Tradewinds – Could the Arabian Gulf be the next big recycling hub?

(Written by Jonathan Boonzaier)

8 March 2013 – Bob Hawke of Abu Dhabi-based KARE thinks so and has so far scouted out two possible locations, one in neighbouring Dubai, the other in Bahrain

Can the Arabian Gulf become a new ship-recycling centre?

It can if local governments lend their support to the idea, says Bob Hawke, managing director of Abu Dhabi-based marine-contracting company Khamis Al Rumaithy Est (KARE).

Hawke tells Tradewinds that his company has been involved, albeit on a very small scale, in ship recycling for several years. “We’ve been scrapping barges, but I think it is time we upped our game to larger ships,” he said.

Fuelling Hawke’s belief that scrapping would be a viable industry in the region is the growing number of steel smelters being established in places such as Oman, the United Arab Emirates (UAE) and Saudi Arabia.

KARE has scouted out two possible shipbreaking locations in the Gulf. One possibility is in the emirate of Dubai and another is in Bahrain.

“Dubai would be a good spot for the larger ships because the waters are deeper than in Bahrain. The steel recovered here could be sold to smelters in Oman and the UAE. Smaller ships could go to Bahrain, and then be fed into smelters in Saudi Arabia,” Hawke explained.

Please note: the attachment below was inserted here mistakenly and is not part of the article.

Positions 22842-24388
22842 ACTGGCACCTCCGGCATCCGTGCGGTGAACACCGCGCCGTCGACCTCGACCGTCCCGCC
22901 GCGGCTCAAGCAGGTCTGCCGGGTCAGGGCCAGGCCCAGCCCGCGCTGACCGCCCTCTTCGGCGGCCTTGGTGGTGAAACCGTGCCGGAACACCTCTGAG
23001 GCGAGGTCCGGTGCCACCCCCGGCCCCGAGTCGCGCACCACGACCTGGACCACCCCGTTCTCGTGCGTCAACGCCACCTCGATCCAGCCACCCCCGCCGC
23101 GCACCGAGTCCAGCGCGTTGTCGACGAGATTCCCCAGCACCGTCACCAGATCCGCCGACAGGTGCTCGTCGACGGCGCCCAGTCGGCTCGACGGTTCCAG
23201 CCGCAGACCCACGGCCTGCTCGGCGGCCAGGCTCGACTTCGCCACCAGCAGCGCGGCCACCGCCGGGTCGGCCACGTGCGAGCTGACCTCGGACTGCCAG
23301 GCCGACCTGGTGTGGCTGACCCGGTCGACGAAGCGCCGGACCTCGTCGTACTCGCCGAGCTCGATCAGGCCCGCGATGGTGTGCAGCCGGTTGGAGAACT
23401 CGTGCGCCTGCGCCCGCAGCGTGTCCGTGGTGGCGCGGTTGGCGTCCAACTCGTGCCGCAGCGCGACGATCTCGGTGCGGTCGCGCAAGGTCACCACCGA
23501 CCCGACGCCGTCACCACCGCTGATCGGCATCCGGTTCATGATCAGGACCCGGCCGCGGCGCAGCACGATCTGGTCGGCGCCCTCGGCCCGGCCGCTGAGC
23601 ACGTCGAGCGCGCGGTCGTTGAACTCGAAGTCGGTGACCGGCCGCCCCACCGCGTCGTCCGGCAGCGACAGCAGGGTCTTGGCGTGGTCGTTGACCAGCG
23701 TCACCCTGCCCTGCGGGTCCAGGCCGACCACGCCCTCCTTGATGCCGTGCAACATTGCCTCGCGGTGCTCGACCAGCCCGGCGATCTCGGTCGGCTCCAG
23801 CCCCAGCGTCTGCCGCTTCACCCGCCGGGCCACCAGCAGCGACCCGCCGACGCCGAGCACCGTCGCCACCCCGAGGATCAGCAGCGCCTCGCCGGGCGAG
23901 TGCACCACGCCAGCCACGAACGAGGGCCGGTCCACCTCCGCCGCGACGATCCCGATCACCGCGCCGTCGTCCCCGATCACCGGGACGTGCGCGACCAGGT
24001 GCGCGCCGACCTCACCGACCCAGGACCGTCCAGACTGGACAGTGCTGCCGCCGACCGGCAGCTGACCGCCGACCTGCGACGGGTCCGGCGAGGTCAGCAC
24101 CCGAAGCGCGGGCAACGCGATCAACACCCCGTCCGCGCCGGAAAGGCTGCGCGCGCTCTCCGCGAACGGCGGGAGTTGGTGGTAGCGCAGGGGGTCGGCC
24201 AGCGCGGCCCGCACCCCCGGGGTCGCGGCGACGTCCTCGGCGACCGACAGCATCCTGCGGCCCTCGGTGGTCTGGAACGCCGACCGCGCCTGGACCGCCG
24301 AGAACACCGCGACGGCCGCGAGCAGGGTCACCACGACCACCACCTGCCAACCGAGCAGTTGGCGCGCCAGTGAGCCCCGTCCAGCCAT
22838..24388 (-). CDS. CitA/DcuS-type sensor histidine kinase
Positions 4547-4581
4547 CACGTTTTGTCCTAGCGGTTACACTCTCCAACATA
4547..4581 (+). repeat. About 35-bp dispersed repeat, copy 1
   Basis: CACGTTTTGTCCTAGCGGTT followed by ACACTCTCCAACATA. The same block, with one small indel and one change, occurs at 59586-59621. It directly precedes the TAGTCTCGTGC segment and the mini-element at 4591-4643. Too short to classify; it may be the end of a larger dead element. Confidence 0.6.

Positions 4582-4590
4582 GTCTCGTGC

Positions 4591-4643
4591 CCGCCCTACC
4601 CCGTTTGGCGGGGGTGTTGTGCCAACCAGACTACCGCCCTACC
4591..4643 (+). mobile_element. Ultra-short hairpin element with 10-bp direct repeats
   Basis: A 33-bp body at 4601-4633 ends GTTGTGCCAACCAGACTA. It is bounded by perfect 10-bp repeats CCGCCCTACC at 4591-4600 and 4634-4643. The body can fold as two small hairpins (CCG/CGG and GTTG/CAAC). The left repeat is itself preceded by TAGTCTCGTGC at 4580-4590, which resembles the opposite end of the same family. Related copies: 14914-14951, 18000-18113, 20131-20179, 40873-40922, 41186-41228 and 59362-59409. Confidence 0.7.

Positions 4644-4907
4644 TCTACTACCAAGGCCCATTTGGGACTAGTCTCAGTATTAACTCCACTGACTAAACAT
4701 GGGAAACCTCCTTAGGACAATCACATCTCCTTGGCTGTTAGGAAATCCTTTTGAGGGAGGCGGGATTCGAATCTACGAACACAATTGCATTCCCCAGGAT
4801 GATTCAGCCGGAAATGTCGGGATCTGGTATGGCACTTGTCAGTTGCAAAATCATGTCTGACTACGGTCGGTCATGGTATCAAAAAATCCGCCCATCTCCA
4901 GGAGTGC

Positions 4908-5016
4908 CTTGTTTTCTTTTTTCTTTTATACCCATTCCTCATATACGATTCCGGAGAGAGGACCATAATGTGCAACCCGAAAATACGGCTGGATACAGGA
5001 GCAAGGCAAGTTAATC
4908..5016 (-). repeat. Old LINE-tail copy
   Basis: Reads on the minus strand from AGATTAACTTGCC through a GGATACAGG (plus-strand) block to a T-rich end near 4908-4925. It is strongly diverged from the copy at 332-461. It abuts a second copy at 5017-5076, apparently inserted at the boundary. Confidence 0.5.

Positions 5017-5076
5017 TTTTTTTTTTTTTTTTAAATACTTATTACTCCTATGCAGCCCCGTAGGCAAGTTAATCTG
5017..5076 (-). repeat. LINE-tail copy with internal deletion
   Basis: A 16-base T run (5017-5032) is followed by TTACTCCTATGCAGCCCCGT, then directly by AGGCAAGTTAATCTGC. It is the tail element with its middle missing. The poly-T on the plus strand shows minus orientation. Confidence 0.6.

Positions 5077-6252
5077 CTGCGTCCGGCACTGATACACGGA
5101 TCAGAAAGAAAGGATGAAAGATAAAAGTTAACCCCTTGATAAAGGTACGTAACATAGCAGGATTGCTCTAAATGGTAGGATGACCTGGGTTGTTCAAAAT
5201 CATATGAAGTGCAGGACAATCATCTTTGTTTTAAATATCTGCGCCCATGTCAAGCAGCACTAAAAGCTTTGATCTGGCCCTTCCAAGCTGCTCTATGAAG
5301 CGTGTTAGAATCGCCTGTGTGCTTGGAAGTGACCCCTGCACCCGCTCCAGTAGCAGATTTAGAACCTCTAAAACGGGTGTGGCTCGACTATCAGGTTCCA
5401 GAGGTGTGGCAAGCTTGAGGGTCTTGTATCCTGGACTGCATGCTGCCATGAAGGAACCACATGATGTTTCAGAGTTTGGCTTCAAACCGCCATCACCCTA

Hawke makes it very clear that KARE would be interested only in setting up green-recycling facilities where ships would be broken on dry land.

“We are not interested in beaching. Any time you breach a hull in a tidal zone, whatever toxins are on the ship will be washed out. This is something the authorities here would not allow,” Hawke explained.

Scrapping expert attending the Tradewinds Ship Recycling Conference in Dubai this week believe that KARE may be on to a good idea. They say labour costs in the Gulf are not much higher than in India or Bangladesh and there is a ready market for the steel. They also point out that the Indian subcontinent, the main market for recycled steel, is very close at hand and, therefore, would be a viable destination for steel retrieved from ships scrapped in the Gulf.

Hawke is engaged in preliminary discussions with authorities in the region. “They have expressed an interest in the project,” he said, although he cautions that it may be a while before that interest translates into concrete action.